When photos emerged in 2004 from the infamous U.S.-run Abu Ghraib prison in Iraq, showing grinning American soldiers posing with detainees — some of the prisoners naked, some being held on leashes — the pictures caused a huge anti-American backlash around the globe, particularly in the Muslim world.

    The Pentagon conducted 200 investigations into alleged abuse connected with the photos that are now in question. The administration did not provide an immediate accounting of how they turned out.

    "This is not a situation in which the Pentagon has concealed or sought to justify inappropriate action," Obama said of the photos. "In fact, the most direct consequence of releasing them, I believe, would be to further inflame anti-American opinion and to put our troops in greater danger."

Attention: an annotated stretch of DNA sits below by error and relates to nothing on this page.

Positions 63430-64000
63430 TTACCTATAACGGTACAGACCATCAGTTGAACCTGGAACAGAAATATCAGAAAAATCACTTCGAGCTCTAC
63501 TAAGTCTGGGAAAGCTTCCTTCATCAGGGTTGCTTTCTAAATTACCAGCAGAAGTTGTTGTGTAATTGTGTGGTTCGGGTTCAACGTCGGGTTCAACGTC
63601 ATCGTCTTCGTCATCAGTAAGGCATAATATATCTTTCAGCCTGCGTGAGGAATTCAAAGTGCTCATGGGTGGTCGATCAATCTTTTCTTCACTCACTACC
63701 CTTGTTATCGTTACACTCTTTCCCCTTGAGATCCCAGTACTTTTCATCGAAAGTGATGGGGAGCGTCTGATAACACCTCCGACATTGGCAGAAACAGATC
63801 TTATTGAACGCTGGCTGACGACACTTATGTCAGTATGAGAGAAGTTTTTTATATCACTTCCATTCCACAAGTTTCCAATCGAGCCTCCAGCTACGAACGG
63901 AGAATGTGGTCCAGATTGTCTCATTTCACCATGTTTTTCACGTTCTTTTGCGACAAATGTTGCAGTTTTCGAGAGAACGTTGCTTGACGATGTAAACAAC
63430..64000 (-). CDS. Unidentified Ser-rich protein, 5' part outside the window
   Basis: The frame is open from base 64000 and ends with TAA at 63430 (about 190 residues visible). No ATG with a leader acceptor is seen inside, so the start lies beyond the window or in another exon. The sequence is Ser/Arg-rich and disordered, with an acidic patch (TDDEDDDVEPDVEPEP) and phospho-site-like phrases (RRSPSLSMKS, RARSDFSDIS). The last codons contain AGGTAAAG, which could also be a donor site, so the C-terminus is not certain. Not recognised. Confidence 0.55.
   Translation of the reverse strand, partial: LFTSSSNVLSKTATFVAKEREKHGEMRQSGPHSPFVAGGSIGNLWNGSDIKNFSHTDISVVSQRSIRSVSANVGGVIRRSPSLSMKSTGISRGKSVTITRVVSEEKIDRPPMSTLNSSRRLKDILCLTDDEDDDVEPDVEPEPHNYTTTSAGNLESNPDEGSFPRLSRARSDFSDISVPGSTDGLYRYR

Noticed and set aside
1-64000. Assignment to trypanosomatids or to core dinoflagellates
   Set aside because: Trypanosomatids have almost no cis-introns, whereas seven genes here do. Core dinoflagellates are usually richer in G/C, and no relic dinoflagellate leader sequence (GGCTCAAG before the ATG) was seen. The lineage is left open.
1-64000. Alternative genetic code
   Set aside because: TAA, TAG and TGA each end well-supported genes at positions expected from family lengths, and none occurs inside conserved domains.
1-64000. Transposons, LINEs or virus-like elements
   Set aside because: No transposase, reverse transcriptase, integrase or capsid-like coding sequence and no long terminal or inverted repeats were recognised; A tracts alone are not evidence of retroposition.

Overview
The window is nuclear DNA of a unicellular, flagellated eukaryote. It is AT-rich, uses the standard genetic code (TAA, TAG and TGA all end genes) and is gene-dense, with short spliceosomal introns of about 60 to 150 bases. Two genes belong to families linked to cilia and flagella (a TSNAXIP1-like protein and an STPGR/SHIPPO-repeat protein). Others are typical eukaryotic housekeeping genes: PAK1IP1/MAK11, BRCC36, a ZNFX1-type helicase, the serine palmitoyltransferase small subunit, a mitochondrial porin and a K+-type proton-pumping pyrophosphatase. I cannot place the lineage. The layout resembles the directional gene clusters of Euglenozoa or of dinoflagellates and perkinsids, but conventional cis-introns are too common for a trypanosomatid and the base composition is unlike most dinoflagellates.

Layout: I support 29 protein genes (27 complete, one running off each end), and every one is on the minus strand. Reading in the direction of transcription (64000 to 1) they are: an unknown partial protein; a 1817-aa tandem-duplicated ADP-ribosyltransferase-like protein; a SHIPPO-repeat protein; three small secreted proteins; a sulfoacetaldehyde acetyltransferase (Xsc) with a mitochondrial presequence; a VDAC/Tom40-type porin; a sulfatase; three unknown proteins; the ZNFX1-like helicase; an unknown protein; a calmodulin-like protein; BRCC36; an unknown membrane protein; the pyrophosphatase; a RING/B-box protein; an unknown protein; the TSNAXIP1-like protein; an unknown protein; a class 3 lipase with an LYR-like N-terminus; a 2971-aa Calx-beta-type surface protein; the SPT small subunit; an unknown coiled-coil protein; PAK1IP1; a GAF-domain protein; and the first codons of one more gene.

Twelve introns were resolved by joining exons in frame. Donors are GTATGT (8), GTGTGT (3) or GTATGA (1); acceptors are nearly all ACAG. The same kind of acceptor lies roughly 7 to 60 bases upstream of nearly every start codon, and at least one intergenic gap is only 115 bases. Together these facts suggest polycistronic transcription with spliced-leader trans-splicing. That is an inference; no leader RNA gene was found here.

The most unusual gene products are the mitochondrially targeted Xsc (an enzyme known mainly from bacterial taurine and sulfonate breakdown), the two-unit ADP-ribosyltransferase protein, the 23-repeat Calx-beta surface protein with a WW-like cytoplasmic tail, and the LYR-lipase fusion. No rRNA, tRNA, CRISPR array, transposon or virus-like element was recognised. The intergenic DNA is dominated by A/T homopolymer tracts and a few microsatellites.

The Justice Department filed a notice of its new position on the release, including that it was considering an appeal with the Supreme Court. The government has until June 9 to do so.

    Spokesman Robert Gibbs said release of the new batch of photos from the Pentagon cases would merely "provide, in some ways, a sensationalistic portion of that investigation."

    Obama said later, "I want to emphasize that these photos that were requested in this case are not particularly sensational, especially when compared to the painful images that we remember from Abu Ghraib."

    Still, he said he had made it newly clear: "Any abuse of detainees is unacceptable. It is against our values. It endangers our security. It will not be tolerated."